Use this when you want to challenge an existing opinion.
- “It could be argued that the benefits outweigh the drawbacks in this situation.”
“This suggests that + [your sentence]”
Use this when you don’t want to fully commit to an opinion. You’re giving yourself some distance.
- “The evidence suggests that people who speak more than one language have more job opportunities.”
“This proves that + [your sentence]”
Use this when you are confident with your opinion. This phrase is quite strong*
- “This proves that the best way to lose weight is through a controlled diet and a good exercise program.”
“This supports the idea that + [your sentence]”
Use this one when you are supporting an opinion that you have already made.
- “This new research supports the idea that successful English learners look for opportunities to use English.”
Other Ways to Express Opinion
“Although [idea you disagree with], [idea you agree with]”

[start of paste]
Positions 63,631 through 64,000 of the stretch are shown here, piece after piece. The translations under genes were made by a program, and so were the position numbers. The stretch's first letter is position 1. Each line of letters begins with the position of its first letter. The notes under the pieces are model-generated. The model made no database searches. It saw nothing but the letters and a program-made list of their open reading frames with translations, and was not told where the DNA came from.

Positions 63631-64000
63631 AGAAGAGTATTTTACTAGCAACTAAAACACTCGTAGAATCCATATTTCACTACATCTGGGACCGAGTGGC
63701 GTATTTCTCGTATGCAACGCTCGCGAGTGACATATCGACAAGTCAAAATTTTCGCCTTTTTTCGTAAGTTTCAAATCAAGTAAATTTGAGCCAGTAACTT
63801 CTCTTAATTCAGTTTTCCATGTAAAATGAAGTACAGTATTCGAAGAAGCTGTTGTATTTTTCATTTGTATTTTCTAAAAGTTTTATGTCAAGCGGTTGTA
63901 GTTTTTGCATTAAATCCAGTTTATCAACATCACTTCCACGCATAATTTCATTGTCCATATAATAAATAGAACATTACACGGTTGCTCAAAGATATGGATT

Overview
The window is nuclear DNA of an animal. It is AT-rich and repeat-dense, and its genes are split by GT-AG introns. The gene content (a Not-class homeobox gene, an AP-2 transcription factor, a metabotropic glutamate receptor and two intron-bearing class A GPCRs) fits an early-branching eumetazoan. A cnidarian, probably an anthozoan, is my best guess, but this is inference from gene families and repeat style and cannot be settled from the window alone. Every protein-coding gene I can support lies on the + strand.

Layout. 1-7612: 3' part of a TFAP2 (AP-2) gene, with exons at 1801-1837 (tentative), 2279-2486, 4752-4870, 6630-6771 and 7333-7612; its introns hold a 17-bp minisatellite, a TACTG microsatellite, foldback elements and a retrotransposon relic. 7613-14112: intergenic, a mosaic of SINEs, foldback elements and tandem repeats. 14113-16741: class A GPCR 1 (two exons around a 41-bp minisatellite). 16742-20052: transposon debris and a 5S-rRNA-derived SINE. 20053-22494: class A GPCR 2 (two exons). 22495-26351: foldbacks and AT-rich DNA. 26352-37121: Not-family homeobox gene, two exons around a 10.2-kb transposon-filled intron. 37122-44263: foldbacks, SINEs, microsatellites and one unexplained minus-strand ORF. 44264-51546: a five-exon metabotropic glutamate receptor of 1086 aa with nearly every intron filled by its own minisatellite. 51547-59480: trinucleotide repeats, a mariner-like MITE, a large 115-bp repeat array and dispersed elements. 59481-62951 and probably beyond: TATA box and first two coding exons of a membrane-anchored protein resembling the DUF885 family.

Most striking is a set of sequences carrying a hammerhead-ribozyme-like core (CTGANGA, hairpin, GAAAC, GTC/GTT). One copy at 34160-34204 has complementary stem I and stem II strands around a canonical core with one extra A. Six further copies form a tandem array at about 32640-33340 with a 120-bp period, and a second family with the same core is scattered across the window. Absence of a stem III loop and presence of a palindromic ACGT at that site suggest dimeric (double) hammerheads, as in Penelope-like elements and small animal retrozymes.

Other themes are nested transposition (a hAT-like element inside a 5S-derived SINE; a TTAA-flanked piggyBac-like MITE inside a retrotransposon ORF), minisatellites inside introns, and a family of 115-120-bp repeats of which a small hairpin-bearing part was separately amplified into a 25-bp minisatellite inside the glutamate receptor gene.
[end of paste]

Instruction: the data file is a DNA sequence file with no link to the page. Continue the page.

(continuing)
Use this when you want make your opinion seem balanced.
- “Although reports suggest that cigarettes could help people to lose weight, there are too many serious health problems associated with smoking.”
Note: The ‘although’ pattern is very effective because it shows two sides of the argument. In the example, I support the idea that smoking is bad for your health –BUT- I recognise that it could have some benefits.
Structure your ‘although’ sentence like this: Although, [weaker argument you disagree with], [stronger argument you agree with].
Using Adverbs, Adjectives and Nouns
You can use adjectives to show your opinion.
- “This research was poorly conducted with a lack of control.”